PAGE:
Baden-Baden 1927

Music, Classical and opera
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Baden-Baden 1927
Photograph: Richard Termine
Helen Donath

The ever-questing Gotham Chamber Opera mounts a daring back-to- the-future show, reinterpreting  a lodestar of Weimar-era artistic modernism: four avant-garde one-acts staged at Germany’s cutting-edge Baden-Baden Festival in 1927. It’s a varied program, musically and in spirit: Kurt Weill’s Mahagonny Songspiel, Paul Hindemith’s There and Back, Darius Milhaud’s The Abduction of Europa and Ernst Toch’s The Princess and the Pea.

Weill and his librettist, Bertolt Brecht, later turned their seven-number “scenic cantata,” which starred Lotte Lenya, into a full-blown opera; the Songspiel is its tunefully abrasive core. Hindemith reverses narrative time to produce comedy from tragedy. Milhaud condenses a Greek myth, with mooing chorus, and Toch’s comedy freshens up a Hans Christian Andersen tale. Just six years later, the Nazi ascension barred all four composers from performance, for reasons of race, politics and/or sensibility.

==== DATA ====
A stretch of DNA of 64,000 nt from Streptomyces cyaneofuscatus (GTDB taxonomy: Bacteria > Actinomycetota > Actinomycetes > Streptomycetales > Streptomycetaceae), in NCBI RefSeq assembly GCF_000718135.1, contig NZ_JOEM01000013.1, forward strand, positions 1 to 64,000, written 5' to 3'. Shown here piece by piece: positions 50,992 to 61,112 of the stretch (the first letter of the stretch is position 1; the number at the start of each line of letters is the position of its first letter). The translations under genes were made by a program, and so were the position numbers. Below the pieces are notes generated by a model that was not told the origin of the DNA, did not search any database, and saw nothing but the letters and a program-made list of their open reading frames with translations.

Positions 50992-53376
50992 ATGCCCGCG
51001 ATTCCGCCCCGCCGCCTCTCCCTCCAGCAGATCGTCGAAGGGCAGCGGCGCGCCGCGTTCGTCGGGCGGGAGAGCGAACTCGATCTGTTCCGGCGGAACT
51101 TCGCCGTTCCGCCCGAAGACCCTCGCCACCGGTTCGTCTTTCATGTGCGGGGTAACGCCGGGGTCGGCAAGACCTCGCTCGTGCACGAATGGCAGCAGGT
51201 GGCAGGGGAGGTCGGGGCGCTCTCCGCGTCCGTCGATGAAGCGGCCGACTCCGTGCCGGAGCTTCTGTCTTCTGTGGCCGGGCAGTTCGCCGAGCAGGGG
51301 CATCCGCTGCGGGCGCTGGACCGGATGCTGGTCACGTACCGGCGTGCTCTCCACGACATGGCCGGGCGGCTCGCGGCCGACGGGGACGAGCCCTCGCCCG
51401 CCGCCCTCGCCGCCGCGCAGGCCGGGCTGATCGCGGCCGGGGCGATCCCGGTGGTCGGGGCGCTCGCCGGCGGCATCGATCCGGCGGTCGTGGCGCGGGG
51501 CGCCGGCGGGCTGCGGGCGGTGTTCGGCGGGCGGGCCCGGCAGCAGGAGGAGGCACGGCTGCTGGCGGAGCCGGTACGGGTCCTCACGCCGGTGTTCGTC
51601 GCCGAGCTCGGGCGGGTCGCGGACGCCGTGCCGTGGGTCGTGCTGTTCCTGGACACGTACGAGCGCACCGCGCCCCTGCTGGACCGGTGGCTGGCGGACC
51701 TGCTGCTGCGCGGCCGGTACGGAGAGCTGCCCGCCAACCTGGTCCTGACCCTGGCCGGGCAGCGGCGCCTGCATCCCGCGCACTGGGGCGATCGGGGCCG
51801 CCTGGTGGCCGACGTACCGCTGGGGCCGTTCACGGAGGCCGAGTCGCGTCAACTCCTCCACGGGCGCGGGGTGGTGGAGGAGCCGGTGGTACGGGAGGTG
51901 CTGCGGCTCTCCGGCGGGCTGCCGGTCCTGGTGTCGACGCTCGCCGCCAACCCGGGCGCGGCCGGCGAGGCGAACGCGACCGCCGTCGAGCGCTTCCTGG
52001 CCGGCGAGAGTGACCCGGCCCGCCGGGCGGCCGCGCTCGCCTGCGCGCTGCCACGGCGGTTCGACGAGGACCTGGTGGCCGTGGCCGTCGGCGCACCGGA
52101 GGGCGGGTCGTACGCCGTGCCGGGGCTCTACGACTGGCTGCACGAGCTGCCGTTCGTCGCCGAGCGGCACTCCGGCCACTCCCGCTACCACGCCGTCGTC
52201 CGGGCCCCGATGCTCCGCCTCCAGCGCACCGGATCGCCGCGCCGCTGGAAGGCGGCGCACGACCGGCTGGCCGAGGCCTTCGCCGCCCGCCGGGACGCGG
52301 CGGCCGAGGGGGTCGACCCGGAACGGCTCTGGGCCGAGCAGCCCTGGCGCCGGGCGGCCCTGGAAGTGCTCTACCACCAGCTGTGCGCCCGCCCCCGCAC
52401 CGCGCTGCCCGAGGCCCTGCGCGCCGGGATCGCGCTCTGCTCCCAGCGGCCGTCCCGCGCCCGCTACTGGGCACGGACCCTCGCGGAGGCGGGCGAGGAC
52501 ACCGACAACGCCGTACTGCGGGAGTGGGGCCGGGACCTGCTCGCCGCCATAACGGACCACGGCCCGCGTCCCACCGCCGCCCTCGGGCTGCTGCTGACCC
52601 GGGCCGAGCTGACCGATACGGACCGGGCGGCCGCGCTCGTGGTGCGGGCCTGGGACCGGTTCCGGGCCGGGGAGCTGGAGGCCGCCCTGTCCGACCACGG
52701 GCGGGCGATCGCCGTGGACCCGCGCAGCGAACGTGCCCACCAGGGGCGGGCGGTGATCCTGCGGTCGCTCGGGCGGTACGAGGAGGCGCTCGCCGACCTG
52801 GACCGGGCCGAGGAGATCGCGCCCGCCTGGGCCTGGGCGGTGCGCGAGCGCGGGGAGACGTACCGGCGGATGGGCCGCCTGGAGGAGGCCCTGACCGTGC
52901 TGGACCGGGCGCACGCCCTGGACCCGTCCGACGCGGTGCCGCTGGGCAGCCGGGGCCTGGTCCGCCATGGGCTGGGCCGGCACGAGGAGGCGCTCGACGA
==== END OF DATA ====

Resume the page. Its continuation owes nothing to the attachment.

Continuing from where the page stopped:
Reliably inspired director Paul Curran’s production utilizes Neo-Expressionist sets by Georg  Baselitz, one of Germany’s most transformative and esteemed artists. Gotham’s imaginative founder,  Neal Goren, leads a promising cast, including the dynamic rising mezzo Jennifer Rivera, veteran Met bass John Cheek and one of the most-recorded classical singers ever: Helen Donath, whose glorious five-decade career in Europe has only allowed New York brief (if wonderful) glimpses of the still-radiant-sounding Texas soprano.—David Shengold

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